DAVAO CITY – The improper disposal of non-reusable face masks will soon be prohibited in Davao City once the local council here passes the proposed ordinance imposing penalties on violators to avert a possible COVID waste crisis.
The proposed ordinance, authored by 3rd District Councilor Mary Joselle D. Villafuerte, chairman of the Committee on Health, will impose a fine of P500 or reprimand and seminar for the first offense, P1,000 for the 2ndoffense, P2,000 for the 3rd offense, and P3,000 for subsequent offenses.
Section 4 states that all “used face masks should be treated as hazardous and contaminated waste, and as such, proper disposal should be observed in the households by “cutting them in half to avoid their possible reuse” before disposing them in a small garbage bag, ideally yellow in color, and disinfecting them with the recommended bleach solution.
It added that “bags containing the discarded masks must then be properly closed or sealed before disposal, and must be segregated and labeled properly with a written mark which reads “used masks” or by any yellow color indicating the international color code for hazardous waste.
It said disposable face masks should not be flushed in the toilet or drain and must not be thrown into canals, streams, rivers, beaches, or any bodies of water.
Interface Development Interventions (IDIS) executive director Chinkie P. Golle urged Dabawenyos to properly dispose of personal protective equipment (PPE), particularly face masks, or opt for reusable masks to reduce wastes during the pandemic.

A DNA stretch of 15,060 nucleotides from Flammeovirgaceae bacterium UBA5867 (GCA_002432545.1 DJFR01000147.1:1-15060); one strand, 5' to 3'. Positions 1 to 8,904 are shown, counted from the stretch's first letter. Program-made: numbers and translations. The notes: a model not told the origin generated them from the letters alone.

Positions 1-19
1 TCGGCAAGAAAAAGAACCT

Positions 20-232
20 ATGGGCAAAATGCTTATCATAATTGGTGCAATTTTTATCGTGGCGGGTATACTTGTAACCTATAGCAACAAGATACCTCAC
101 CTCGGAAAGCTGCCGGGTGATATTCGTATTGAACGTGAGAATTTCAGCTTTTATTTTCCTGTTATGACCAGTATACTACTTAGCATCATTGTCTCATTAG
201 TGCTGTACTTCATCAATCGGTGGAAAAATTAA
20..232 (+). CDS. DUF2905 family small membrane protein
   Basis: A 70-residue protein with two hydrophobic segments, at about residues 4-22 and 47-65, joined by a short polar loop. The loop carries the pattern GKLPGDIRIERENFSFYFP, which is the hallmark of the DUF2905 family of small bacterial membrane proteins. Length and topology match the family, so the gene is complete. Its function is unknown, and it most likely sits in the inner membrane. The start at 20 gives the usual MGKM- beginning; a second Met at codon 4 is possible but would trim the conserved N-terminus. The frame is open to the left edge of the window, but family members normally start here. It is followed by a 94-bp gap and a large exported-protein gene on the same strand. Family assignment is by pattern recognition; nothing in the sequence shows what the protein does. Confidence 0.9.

Golle said the improper disposal of face masks in the households amid the coronavirus disease (COVID-19) is alarming.
“We, the general public, are encouraged to move away from disposable PPEs to avert a COVID waste crisis. Let us not allow this health crisis to turn into an even bigger pollution crisis,” she said.
She said masks are made of dense thermoplastics that do not biodegrade when discarded and can stay in the environment for 450 years.
“We call on the public to properly dispose of the PPEs. Most PPEs will just be for one-time use but, of course, as a general public, we are not front-liners so we are calling on the public to use reusable face masks, reusable PPEs. We have to use the reusables so we can contribute to the decreasing amount of PPEs being thrown away,” she said.
Golle said the medical wastes produced for every COVID-19 patient were estimated at 3.4 kilos a day.
She said the improper disposal of face masks is polluting the environment, many of which end up in the shorelines, seas, and oceans.
“We observed that during the lockdown, the volume of plastic wastes, including the PPEs, increased. We wrote to the city mayor, asking her to develop guidelines on how to properly dispose of the PPEs in Davao City,” she added.
Golle called on the City Council of Davao to enact the ban on single-use plastics.
She said that solid waste disposal at sanitary landfill was reported at 614 tons a day in 2019, which is higher compared to 602 tons a day in 2018.